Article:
The question isn’t at what age I want to retire, it’s at what income? George Foreman
Wealth. Economic self-sufficiency. Financial independence. Retirement planning. These phrases all have the same definition for me – the ability to enjoy life without the need to be employed. For some, this happens at retirement. For others, it happens when they sell a business, receive an inheritance or have stock options vest. At some point, all of us will have to have our assets create income to be able to pay for all the goals and needs we have in life.
Income planning is a key piece of the work we perform for clients. Investment management and financial planning, for most clients, leads to a point in time when assets will be used to generate income. The sources of income look different for those who no longer have earned income. That happens for some at young ages but for most we target the retirement period.
Retirement these days last decades and we have to emphasize retirement spending and income planning in our financial plans. There can be many sources to use– Social Security, investment portfolios, rental properties, private business interests, government or corporate pensions, expected inheritances and any other likely income or assets. We have to create a cash-flow picture and make assumptions about how much income will come from each source and how much capital should be used. Each source has some unique features.
Social Security: Social Security can be the most predictable source of income in retirement. We look at the estimate on your most recent Social Security statement and review how much monthly income will be expected depending on the time you take it. Most of our clients target their full retirement age (sometime between 65 and 67 depending on age). Social Security can start at 62 or can be taken as late as 70. There are advantages to waiting but some people need to start early if they do not have other assets.
Investment and retirement portfolios: Most of the time, we recommend to our clients that they use the retirement plans to create wealth and take advantage of tax benefits over time. Many of our clients have additional investment assets outside retirement accounts. Portfolio income planning requires making assumptions about interest rates and expected returns on securities. We have to review whether you wish to leave an estate or plan to use most of the capital. Bond yields provided a steady source of income in the past. Today, those yields are down and we look to add additional asset classes to provide income.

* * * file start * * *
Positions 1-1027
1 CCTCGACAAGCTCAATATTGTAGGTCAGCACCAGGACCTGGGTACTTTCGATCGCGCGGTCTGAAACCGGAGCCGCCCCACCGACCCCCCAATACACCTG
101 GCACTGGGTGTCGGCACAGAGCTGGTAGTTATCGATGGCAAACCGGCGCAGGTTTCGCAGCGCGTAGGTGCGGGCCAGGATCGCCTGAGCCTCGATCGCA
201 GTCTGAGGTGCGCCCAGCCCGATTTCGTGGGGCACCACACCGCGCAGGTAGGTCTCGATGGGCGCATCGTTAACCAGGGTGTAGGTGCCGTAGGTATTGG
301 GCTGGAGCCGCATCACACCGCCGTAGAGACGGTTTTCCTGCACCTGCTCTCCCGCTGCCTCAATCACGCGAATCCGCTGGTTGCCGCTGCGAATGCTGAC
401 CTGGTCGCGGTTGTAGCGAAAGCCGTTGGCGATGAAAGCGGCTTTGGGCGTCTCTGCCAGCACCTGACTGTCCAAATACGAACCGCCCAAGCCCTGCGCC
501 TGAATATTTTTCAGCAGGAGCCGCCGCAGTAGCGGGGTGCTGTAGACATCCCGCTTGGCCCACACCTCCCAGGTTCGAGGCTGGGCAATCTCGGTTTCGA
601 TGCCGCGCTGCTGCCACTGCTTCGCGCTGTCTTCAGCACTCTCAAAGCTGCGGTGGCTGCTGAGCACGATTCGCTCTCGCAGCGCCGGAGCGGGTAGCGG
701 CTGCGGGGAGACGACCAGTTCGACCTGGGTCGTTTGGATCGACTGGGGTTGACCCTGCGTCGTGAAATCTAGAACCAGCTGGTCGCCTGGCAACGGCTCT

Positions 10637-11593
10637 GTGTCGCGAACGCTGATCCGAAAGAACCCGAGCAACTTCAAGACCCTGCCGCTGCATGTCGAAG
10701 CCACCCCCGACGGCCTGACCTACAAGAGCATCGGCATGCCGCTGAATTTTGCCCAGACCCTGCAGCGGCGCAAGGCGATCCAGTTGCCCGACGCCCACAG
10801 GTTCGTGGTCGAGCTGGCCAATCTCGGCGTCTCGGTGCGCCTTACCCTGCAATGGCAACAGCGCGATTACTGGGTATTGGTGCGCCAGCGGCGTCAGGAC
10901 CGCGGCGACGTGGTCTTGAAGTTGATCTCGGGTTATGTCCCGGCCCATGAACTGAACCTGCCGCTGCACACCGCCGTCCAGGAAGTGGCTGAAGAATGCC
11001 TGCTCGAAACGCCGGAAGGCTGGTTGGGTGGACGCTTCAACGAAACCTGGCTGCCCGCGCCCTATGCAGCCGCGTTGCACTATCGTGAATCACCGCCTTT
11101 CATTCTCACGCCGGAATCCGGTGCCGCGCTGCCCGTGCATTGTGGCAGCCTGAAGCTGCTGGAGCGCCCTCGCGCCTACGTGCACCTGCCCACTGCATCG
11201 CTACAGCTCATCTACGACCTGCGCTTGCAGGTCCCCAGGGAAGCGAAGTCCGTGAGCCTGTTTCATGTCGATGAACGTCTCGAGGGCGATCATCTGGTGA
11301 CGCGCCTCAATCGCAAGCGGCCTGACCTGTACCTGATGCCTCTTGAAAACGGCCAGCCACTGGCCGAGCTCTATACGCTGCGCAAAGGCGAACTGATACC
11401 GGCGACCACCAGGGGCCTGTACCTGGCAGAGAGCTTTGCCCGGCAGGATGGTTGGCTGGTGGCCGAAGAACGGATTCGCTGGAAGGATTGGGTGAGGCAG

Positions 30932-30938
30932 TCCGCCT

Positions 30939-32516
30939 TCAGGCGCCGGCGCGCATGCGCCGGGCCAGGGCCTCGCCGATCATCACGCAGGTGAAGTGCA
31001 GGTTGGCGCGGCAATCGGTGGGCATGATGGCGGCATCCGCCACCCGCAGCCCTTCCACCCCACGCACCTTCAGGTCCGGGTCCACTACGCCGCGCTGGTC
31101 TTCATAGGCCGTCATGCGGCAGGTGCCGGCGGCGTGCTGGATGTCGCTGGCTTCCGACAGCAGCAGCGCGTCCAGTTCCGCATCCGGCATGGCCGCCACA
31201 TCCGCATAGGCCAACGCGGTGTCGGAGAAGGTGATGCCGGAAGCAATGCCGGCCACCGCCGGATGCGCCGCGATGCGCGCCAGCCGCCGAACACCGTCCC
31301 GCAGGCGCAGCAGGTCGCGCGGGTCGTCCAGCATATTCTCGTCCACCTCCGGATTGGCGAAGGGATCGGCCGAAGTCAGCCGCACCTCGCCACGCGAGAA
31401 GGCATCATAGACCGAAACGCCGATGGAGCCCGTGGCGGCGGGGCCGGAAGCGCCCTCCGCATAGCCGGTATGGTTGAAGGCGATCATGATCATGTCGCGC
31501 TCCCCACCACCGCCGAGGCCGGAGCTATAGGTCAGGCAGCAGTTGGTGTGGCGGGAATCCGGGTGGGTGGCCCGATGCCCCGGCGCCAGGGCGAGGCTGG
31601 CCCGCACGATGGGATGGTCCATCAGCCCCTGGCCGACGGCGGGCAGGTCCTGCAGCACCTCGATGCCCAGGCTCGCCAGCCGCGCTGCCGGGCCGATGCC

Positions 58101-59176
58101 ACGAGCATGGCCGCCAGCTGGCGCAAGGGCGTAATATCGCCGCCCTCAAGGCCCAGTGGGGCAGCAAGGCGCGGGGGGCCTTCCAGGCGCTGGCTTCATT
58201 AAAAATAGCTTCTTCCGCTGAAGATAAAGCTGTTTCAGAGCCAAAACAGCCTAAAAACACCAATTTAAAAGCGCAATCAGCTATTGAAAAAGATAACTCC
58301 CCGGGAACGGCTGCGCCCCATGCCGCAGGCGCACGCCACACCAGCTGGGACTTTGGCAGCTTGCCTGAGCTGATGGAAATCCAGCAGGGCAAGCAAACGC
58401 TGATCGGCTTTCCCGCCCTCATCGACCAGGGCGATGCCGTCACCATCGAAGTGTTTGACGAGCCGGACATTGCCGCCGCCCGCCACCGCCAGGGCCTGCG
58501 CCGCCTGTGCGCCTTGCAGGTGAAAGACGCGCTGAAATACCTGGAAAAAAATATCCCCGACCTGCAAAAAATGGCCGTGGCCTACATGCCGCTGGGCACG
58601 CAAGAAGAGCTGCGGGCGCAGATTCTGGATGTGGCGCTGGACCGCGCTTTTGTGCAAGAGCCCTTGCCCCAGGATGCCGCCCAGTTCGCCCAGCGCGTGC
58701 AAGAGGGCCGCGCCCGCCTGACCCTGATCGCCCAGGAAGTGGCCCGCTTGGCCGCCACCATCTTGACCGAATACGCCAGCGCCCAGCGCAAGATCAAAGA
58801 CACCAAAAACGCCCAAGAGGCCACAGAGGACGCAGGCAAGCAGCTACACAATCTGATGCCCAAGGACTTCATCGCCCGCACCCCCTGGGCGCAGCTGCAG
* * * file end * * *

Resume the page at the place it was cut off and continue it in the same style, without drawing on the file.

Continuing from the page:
Primary real estate: If you own real estate, have you considered how you will use this asset in retirement? Reverse mortgages allow you to create income or capital from your home, but then you drain that asset value over time. Other people plan to move at some point and use the capital in their home to fund future expenses. Still others wish to keep the home in the family and do not expect to use any value to create income or money for spending in the future.
Rental real estate: This should be an income source although we see many clients with properties earning too little to pay for maintenance and vacancies. Ideally, rental real estate is owned outright or with little debt by retirement so it can generate meaningful monthly income. Clients with rental properties should decide at what point they will sell the real estate (if at all) and how they will manage it over time.
Pensions: Like Social Security, pensions can make up an important part of retirement income. Teachers, military service personnel, civil servants and some corporate retirees still have pensions where they receive monthly income. For the most part, private employers have stopped pension plans and replaced them with 401(k) plans.
Work: “Retirement” no longer means stop working at a certain age and then sit on your front porch watching the cars go by. Retirement today is active and lasts far longer than it did for our grandparents. Many of our clients continue to work or volunteer. Some work for the supplemental income; others for the social and intellectual stimulation (and a few extra dollars never hurts).
Let’s talk more about income planning at our next meeting, especially if you are closing in on or have reached the time when you no longer get up in the morning and go to work. We can help you understand not just when you can retire, but what degree of income and lifestyle you can expect at that time.
As always, call or email when you have any kind of question or concern.